Can you believe such a thing? And then that same night another guy weed on the dorm room floor! Imagine that- urine and drunken urine no less in the area where you sleep! Bloody awful. But these kinds of things, such as a guy trying to take advantage of a single girl travelling on her own, surely must happen quite regularly in these kinds of establishments. What I want to know is what they’re doing to prevent it from happening or to deal with it afterwards. If I was them I would have chucked this guy out on his ear! Nasty buzzard.
Anyway, the girl seemed very nice. She was originally from Germany and could speak both perfect English and Spanish which was just aswell because the journey for Arvi was a little more complicated then I expected it would be! We first had to get to Acevedo Station where we needed to buy tickets for the cable car which took us up to Santa Domingo Station, and then change onto another cable car to take us to Arvi. The journey took around 25 minutes in total – the longest cable car ride that I’d ever done, but the views of the city were worth it.
We had been told about another walking tour by the guide of the coffee tour we had done and by my sisters friend who we’d met up with a few weeks ago, but I didn’t like the idea of it and here’s why..
The tour that we had been recommended to do was a graffiti walking tour in the heart of the Colombian ghetto.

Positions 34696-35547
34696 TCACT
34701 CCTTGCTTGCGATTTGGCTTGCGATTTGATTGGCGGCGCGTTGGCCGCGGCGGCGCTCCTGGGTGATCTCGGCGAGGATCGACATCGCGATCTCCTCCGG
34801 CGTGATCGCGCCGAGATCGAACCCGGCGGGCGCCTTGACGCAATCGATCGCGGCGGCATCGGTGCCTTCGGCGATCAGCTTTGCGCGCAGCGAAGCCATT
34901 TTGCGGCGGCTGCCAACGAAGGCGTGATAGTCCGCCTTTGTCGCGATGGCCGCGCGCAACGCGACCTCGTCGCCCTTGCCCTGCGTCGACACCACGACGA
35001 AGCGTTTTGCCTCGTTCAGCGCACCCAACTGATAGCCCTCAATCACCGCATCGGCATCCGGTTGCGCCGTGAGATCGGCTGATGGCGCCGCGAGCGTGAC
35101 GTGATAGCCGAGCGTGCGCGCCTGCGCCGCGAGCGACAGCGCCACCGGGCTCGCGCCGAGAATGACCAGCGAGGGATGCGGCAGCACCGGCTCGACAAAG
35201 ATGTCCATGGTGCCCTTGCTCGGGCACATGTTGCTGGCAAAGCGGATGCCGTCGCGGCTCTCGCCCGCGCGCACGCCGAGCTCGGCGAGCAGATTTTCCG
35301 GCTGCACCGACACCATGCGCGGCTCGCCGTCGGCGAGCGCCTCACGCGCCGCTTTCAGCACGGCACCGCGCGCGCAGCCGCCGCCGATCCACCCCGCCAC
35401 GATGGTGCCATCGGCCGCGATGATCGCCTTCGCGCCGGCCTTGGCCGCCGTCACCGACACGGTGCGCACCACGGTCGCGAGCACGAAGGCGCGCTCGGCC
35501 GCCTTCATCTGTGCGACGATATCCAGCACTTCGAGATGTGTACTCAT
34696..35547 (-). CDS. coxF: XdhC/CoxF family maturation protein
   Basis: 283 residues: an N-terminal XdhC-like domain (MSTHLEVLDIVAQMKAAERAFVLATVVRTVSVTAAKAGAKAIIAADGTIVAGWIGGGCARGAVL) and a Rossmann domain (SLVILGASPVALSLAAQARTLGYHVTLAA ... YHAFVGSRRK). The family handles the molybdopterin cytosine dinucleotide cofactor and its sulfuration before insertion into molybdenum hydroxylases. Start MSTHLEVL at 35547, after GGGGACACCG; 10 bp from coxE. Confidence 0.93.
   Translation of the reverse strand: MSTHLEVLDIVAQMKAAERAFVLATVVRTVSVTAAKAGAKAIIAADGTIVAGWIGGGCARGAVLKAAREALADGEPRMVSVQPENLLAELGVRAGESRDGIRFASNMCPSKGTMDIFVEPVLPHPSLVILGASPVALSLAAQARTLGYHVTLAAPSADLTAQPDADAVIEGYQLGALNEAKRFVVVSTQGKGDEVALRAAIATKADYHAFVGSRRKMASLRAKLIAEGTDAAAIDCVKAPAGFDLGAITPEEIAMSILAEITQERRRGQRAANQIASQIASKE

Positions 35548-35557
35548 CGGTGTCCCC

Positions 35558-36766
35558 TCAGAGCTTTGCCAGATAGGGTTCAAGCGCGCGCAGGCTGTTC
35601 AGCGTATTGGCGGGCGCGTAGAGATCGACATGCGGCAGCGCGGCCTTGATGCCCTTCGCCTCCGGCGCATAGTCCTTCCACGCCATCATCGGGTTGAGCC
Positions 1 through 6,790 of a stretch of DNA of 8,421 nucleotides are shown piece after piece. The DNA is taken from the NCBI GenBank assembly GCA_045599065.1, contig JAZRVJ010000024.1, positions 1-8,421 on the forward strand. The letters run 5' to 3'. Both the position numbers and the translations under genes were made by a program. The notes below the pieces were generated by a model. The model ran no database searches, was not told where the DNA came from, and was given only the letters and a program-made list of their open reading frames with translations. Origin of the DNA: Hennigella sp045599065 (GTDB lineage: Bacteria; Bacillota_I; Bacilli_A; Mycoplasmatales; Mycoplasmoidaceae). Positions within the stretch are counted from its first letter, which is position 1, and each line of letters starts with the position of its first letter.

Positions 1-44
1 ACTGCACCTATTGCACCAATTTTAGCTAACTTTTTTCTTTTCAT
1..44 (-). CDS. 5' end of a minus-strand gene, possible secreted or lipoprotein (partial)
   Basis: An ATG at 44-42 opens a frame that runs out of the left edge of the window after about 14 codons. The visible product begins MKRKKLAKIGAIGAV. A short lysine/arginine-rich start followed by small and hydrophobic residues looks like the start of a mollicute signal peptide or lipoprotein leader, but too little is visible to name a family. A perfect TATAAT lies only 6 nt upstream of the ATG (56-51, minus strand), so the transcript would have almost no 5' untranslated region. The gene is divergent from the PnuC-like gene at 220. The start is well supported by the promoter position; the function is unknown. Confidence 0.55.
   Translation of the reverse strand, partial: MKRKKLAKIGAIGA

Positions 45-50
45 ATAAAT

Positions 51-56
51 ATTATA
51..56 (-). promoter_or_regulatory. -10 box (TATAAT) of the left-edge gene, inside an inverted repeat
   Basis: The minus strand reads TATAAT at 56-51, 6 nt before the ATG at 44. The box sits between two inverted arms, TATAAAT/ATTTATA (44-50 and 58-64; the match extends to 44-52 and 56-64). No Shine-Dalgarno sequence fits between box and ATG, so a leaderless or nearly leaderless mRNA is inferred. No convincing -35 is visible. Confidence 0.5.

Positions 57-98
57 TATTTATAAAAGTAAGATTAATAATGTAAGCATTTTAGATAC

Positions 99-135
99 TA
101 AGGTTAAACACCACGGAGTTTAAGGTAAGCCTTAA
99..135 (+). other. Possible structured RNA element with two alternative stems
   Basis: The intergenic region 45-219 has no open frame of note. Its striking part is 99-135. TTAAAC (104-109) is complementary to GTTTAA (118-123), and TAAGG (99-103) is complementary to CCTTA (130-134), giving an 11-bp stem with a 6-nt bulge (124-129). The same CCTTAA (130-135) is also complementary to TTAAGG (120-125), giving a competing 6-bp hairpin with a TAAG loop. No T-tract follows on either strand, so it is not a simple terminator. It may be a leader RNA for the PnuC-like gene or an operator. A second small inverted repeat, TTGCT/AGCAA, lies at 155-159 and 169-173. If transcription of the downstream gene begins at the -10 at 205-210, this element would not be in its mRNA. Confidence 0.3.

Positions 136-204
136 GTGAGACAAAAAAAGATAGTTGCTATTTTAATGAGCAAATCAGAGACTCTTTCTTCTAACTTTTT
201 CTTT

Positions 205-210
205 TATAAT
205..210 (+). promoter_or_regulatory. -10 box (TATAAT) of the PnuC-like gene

The city of Medellin, much like Rio and it’s Favela’s, was a highly populated area in the city where the most poverty stricken people lived. Typically, ram shackled homes which looked as though they had been built very precariously with cheap building materials and no building regulations were located. They were on the outskirts of the city and in the case of the Barrios of Medellin, were high up in the mountains with no access to transportation. In 2010 the Colombian government decided that the people of the barrios who made up the highest population in the city (with tens of thousands of homes there), put in a cable car system after deciding that the people of the barrios should have access to the city and therefore access to new jobs. In another surprising twist for the city of Medellin, they now had one of the most sophisticated public transportation systems in Latin America, which served the thousands (I still can’t find any official figures on just how many people live there) of people who lived in the barrios.